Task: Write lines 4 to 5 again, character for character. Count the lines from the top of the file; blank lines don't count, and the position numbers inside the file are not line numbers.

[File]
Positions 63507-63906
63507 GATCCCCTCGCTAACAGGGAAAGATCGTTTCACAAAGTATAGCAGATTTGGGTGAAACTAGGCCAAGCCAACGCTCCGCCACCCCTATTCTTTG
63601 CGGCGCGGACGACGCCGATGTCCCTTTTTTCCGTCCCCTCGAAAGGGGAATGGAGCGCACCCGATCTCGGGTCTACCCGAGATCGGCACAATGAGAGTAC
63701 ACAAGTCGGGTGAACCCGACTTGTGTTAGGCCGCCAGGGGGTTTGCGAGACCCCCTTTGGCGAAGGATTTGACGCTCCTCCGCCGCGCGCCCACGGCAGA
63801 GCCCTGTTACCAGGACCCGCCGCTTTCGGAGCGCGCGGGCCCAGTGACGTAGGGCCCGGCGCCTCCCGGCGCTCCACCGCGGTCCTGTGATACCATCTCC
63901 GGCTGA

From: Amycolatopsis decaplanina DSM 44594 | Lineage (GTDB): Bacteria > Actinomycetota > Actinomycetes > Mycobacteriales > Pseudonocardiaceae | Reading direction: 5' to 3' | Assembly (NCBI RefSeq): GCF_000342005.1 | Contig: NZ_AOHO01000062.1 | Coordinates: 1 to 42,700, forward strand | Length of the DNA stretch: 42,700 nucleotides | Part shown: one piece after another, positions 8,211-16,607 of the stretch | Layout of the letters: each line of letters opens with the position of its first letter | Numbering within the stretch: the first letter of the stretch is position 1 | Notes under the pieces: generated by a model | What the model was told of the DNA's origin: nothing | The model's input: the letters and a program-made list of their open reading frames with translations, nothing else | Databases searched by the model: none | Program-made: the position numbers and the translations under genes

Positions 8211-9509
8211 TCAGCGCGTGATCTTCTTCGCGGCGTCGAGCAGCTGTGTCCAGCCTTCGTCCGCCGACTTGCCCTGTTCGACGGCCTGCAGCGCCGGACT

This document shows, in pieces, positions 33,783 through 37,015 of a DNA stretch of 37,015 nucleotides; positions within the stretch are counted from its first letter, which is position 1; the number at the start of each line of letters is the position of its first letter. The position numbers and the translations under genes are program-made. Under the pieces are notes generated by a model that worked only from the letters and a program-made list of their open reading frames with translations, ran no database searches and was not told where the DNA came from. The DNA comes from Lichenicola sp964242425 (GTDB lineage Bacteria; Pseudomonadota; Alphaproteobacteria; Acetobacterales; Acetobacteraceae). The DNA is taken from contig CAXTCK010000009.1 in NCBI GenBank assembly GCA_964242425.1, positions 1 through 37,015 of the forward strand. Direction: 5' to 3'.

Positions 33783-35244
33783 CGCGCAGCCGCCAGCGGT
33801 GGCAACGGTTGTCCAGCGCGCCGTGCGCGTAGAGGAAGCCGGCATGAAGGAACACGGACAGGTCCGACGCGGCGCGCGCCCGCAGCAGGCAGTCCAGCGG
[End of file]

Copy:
63701 ACAAGTCGGGTGAACCCGACTTGTGTTAGGCCGCCAGGGGGTTTGCGAGACCCCCTTTGGCGAAGGATTTGACGCTCCTCCGCCGCGCGCCCACGGCAGA
63801 GCCCTGTTACCAGGACCCGCCGCTTTCGGAGCGCGCGGGCCCAGTGACGTAGGGCCCGGCGCCTCCCGGCGCTCCACCGCGGTCCTGTGATACCATCTCC